Thus Australia risks being crushed by US-China tensions

A new Ukraine in the Indo-Pacific? It seems excessive to outline the contours of such a scenario.
Yet, Australia risks finding itself in the middle of the clash of two giants: the United States on one side, China on the other.
If Washington represents a solid military, political and values ally of Canberra, at the same time Beijing is its main commercial partner.
It is no coincidence that Anthony Albanese, the island's prime minister, hailed "the improvement in relations between the two countries", obviously referring to relations between Australia and China.
Relations have deteriorated over the last few years due to accusations of espionage, the Australian choice to exclude the Chinese company Huawei from the country's 5G network, the fierce clash over the origins of the Covid-19 pandemic and, last but not least, the increase in tensions between the USA and the Dragon, which have increasingly forced Australia to take one side against the other.
read also Meetings, agreements and diplomacy: China's anti-US plan takes shape Australia between two fires Australia has understood at its own expense that adopting a clear and intransigent position in the fight between the United States and China entails more risks than advantages .
The Australian government, for example, has agreed to be part of the Aukus, a security pact made by Canberra in 2021 with the United Kingdom and the United States.
In doing so, the island has agreed to transform itself into the Western standard-bearer in Chinese containment in the Indo-Pacific, with all the attendant responsibilities and consequences.
First, the agreement revolves around Australia's commitment to finance the largest military program in the country's history, including the purchase of a small fleet of nuclear-powered attack submarines, complemented by at least three US Virginia-class submarines, as well as other agreements of a technological and military nature.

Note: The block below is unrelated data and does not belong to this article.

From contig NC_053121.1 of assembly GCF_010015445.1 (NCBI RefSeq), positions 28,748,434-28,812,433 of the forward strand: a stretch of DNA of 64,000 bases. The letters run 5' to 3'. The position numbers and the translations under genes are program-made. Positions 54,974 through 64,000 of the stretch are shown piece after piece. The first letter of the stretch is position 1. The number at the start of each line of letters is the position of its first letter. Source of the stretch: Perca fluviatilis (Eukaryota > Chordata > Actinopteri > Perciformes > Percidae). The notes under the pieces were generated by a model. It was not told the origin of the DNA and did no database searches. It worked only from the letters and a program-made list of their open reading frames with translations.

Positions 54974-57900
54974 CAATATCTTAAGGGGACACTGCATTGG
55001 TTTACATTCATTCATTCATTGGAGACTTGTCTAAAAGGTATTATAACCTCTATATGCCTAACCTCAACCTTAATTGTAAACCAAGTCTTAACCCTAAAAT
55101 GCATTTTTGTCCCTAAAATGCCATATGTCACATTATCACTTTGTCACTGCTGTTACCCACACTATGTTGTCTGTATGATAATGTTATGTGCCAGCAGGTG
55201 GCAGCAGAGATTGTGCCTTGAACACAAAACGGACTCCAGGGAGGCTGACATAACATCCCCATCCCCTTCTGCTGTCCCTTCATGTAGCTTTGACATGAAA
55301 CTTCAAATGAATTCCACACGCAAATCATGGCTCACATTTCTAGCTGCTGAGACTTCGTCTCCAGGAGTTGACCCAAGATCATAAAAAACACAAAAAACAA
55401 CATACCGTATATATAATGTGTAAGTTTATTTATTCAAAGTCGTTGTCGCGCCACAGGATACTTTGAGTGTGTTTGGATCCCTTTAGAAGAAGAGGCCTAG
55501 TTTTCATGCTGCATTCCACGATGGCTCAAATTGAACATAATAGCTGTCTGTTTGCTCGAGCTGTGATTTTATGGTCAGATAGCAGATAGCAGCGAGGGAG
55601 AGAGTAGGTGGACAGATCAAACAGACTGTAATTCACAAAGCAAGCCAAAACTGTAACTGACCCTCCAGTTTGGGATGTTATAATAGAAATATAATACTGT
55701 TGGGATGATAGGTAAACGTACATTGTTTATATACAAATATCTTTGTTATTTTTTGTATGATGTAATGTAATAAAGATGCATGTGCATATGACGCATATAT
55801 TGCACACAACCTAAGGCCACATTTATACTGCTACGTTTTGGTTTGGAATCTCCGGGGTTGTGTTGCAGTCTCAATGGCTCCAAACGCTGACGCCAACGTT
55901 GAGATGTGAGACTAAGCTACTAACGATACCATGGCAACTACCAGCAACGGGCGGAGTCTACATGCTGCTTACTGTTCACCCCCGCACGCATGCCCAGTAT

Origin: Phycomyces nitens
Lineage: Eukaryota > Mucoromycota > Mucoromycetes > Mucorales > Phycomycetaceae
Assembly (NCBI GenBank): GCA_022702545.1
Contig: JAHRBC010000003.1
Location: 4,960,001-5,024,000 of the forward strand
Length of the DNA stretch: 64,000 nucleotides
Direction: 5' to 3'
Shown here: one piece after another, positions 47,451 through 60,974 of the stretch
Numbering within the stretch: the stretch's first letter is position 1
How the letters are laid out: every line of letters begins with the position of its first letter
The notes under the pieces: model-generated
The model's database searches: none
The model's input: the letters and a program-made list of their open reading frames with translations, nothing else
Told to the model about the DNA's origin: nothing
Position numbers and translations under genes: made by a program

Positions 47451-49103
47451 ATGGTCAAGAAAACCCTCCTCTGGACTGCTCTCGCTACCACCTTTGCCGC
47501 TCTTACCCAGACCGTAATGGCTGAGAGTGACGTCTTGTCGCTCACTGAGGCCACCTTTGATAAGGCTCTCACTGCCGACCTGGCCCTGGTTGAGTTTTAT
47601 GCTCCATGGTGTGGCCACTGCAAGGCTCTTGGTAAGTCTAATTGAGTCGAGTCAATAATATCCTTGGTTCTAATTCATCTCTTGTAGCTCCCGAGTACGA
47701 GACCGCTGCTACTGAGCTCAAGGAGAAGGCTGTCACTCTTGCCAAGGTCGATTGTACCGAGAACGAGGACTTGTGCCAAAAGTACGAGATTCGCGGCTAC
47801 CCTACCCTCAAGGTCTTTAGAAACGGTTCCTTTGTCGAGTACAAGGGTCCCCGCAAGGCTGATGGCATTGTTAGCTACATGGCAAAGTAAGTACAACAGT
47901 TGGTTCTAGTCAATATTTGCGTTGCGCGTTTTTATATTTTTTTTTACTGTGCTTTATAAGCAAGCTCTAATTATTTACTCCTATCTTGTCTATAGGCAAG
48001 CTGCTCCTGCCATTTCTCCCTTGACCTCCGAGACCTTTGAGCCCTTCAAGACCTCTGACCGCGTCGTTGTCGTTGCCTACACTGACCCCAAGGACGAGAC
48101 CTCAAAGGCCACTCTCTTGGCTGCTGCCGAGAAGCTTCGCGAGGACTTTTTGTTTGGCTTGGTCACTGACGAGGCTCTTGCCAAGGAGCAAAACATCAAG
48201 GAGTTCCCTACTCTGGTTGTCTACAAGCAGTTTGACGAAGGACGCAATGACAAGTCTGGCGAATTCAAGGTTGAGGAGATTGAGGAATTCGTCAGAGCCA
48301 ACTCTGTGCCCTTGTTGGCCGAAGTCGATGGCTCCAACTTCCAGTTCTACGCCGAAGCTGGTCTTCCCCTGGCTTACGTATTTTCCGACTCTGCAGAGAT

Estimated cost: 240 billion dollars to be spread over the next few years.
A figure that initially did not weigh enough, then became a boulder that pushed several Australian officials to talk about an expensive plan.
As if that wasn't enough, by becoming a sort of beachhead for the USA, Australia exposed itself to Beijing's ferocious reaction.
read also Russia grappling with "made in China".
A convergence that cannot work The economic risk of Canberra Albanese, aware of Australia's economic situation, has tried to mend relations with China.
The Australian leader recently flew over the Wall to meet his Chinese counterpart Xi Jinping.
The economic mission appears to have been successful, judging by the fact that Beijing has lifted most of the trade blocks imposed on Canberra in 2020, in a move that cost the latter around 20 billion Australian dollars in "frozen" exports of raw materials raw materials and food.
“China is our main trading partner.
It represents more than 25% of our exports, and one in four jobs is linked to the trade sector.
It is therefore an important relationship”, declared Albanese with all due respect to US geopolitical dossiers.
In 2021, just to understand the figures at stake, bilateral trade between the two countries amounted to approximately 231.2 billion dollars, with an increase of 35.1% on an annual basis, and with Chinese imports from Australia which reached 164.82 billion dollars, an increase of 40.6% compared to 2020.
As if that were not enough, the economies of the two countries are highly complementary.
Let's think about Australia's minerals and China's hunger for these goods.
Australian commodities, particularly food and agricultural products (beef, wine, barley and seafood, to name a few), natural resources (coal and gas) and wool, appeal to China's appetite, while Australia's rich reserves of critical minerals, particularly lithium and iron ore, make Canberra a strategic and significant trading partner for Beijing.
With all due respect to Washington.

Author: Hermes A.I.

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